29 James Alexander (educated at Dulwich College and the University of Edinburgh) was ordained as a missionary at Blantyre in 1908, became ‘head’ of the mission in 1934, retired in 1938 and died on 6 June 1941: McCracken, ed., Chilembwe Voices, 494; Church of Scotland, Reports to Assembly (Edinburgh, 1934), 654; ibid. 1938, 655; ibid. 1942, 342.

30 What constituted marriage was also a contested area in the East African missions: McCracken, Politics and Christianity, 194–7; more generally, Hastings, Adrian, Christian Marriage in Africa (London, 1973).

31 SOAS, C/C Records: PP 1, Box A1, ‘Memorandum of Facts leading up to the Withdrawal of Ce F. Nkhonde and others from the Churches of Christ Mission, Namiwawa’, E. Gray to L. Grinstead, 17 November 1931; E. Gray to Provincial Commissioner, Blantyre, 6 January 1932.

32 Those belonging to the Federated Missions called Churches of Christ members anthu akunja, meaning ‘the people outside Christianity’: Gray to Grinstead, 17 November 1931.

33 After Nkhonde's death, Masangano formed the ‘African Church of God’: ‘The Stone-Campbell Movement in Africa since the 1920s’, in Newell Williams, D., Allen Foster, Douglas and Blowers, Paul M., eds, The Stone-Campbell Movement: A Global History (St Louis, MO, 2013), 311–43, at 324.

34 Churches of Christ Year Book (Birmingham, 1933), 67.

35 Kempster was appointed goods agent at Bedford in 1931, and became a member of the town and county councils and a magistrate: Scripture Standard 9 (1943), 73–4, 85. It is unclear whether he believed that the FMC was either necessary or desirable for missions overseas; he may well have adopted the anti-institutionalism typical of conservatives in the USA.

36 Fern Avenue was an offshoot of Bathurst Street, the principal conservative Church of Christ in Toronto; such churches opposed missionary societies as unscriptural. After Brown's return to England in 1920, the Canadians offered to take over the Nyasaland mission, which the FMC rejected. Brown played a crucial role in the meeting with Rankin that secured the return of UK missionaries: Butchart, Reuben, The Disciples of Christ in Canada since 1830 (Toronto, ON, 1949), 531–3; Christian Advocate 11 (1931), 99, 115–16.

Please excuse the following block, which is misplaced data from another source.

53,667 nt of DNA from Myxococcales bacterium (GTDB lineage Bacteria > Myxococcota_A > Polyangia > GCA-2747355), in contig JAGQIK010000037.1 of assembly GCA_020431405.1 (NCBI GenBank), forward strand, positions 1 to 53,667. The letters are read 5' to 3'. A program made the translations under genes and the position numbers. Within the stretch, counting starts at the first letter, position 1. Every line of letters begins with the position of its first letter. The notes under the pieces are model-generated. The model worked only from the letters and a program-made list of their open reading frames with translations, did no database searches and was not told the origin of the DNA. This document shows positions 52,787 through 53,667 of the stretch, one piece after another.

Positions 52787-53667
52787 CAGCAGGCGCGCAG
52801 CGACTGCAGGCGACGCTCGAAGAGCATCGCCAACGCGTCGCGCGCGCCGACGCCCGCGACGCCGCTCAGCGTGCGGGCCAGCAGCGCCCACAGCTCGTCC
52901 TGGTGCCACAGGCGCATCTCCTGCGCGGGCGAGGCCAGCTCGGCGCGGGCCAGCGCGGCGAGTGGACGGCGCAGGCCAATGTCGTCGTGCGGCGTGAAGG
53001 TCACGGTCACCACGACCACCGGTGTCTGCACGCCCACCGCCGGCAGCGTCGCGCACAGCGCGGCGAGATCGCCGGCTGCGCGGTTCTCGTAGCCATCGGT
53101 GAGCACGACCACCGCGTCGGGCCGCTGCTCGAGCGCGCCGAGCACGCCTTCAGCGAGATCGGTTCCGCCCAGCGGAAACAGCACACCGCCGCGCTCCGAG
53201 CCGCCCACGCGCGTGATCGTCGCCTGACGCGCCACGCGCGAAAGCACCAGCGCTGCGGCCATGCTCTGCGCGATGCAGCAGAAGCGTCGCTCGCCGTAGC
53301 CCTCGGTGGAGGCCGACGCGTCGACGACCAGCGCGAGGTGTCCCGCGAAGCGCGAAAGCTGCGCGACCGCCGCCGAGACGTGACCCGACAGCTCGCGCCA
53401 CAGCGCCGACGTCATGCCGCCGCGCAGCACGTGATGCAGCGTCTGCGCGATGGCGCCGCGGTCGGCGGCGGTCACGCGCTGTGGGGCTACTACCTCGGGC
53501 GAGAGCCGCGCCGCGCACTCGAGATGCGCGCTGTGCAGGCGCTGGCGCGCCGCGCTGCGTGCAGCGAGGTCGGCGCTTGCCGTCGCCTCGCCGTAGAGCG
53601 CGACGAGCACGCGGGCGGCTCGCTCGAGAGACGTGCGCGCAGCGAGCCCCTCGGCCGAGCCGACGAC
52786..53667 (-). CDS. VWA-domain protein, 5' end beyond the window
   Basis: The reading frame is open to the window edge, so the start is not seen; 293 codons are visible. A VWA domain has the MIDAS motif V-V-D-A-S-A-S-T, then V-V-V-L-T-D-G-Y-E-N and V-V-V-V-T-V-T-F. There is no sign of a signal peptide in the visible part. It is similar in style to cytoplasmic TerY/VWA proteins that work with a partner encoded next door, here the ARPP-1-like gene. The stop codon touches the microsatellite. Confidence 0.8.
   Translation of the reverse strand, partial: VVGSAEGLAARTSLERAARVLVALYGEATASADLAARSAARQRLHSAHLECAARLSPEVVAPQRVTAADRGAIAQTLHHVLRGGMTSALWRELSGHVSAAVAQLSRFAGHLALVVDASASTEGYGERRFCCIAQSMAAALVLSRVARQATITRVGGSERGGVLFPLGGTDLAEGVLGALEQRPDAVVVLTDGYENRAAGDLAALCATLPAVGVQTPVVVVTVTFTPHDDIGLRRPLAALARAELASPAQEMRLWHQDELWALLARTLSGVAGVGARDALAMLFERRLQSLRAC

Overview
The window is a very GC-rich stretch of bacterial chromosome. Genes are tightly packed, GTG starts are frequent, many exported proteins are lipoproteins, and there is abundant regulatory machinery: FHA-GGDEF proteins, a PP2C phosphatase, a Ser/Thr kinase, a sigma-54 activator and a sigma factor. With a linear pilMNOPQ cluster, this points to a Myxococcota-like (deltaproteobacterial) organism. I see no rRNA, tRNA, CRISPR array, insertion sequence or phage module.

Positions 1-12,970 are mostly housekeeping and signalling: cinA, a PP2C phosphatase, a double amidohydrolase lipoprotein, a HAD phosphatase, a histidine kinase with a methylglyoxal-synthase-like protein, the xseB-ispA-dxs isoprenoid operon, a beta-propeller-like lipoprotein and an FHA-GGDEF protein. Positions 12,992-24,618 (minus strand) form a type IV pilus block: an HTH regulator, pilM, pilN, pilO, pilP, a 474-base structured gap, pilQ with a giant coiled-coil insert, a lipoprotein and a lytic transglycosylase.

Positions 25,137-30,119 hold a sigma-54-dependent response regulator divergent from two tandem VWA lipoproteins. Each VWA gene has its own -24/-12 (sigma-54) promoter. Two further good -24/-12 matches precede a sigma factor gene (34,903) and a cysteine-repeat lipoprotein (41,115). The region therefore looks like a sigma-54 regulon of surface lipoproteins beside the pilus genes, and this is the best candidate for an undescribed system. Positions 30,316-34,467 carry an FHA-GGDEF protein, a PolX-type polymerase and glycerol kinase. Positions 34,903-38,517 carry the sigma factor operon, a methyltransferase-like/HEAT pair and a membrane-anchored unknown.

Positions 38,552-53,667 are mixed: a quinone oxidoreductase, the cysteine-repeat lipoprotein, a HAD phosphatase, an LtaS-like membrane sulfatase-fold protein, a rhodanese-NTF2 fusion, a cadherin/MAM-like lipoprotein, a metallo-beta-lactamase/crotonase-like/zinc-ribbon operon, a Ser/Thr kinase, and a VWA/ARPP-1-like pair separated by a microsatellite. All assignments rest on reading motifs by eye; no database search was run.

37 For the change of name, see n. 23 above.

38 Support came through the Foreign Christian Missions Society in Indianapolis, Indiana. For more on the union and the college, see Thompson, David M., Let Sects and Parties Fall: A Short History of the Association of Churches of Christ in Great Britain and Ireland (Birmingham, 1980), 83–5; 109–12, 129–34.

39 Smith's early career was in the shipyards of the North-East; but from 1892, he had advocated treating higher criticism as a friend rather than an enemy: see a series of seven articles on ‘The Higher Criticism’, Young Christian 2 (1892), 104–6, 135–6, 158–60, 175–7, 224–6, 248–50, 270–1.

40 SOAS, C/C Records, MCM Box 2, FMC Minutes, 11 October 1930, 43–4; Christian Advocate, 31 October 1930, 694; ibid., 20 February 1931, 119.

41 Although Nkhonde died in 1935, the issue of admission to communion resurfaced after the Second World War, when the Scripture Standard published a letter from Ronald Kaundo, provoked by an exchange with Wilfred Georgeson at the Blackridge Church of Christ, while he was home on furlough. This restated the partial truths published in the new Bible Advocate in January 1931: Scripture Standard, Supplement, November 1945 (unpaginated), repeating the 1931 material.

42 Mary Bannister's diaries, referred to by Shepperson, remained unlocated in the Edinburgh University Archives until they were catalogued in 2002 as MS 3211 and added to the online listing in 2011 without explanation of their context.

43 Her report to the FMC is in Open Door, no. 64 (August/September 1928), 9–10.

44 Edinburgh, UL, MS 3211, Mary Bannister, Diary, 17 October 1928.

45 Ibid., 15–16 November 1929.

46 Ibid., 15 February 1930.

47 Ibid., 9 May 1930.

48 Ibid., 9 August 1930.

49 SOAS, C/C Records, PP 2 (xiv), 3, Mary Bannister to Clifford Slater, 12 January 1931 (underlining in original).

50 Ibid., PP 1, Box A1, ‘Papers relating to Frederick’, Mary Bannister to Mr and Mrs Gray, January 1932.

51 The Bible Churchmen's Missionary Society was founded in the Church of England in 1922 to resist biblical criticism; Baptists experienced financial difficulties in the late 1920s; even Presbyterian missions steadfastly resisted cuts in expenditure of the kind that meant that Gray could not increase native teachers’ salaries.

52 McCracken, History, 159; Linden and Linden, Catholics, Peasants and Chewa Resistance, 149–60.

53 Hetherwick had scathingly pointed out to the commission of inquiry in 1915 that whereas the government grant in aid for schools per pupil in Cape Colony was 15s 9d, in Nyasaland it was 2d: McCracken, ed., Chilembwe Voices, 374.

54 Ross, Andrew C., Blantyre Mission and the Making of Modern Malawi (Blantyre, 1996), 183–96; McCracken, Politics and Christianity, 221–36.

Keywords

A Triangular Conflict: The Nyasaland Protectorate and Two Missions, 1915–33

  • David M. Thompson (a1)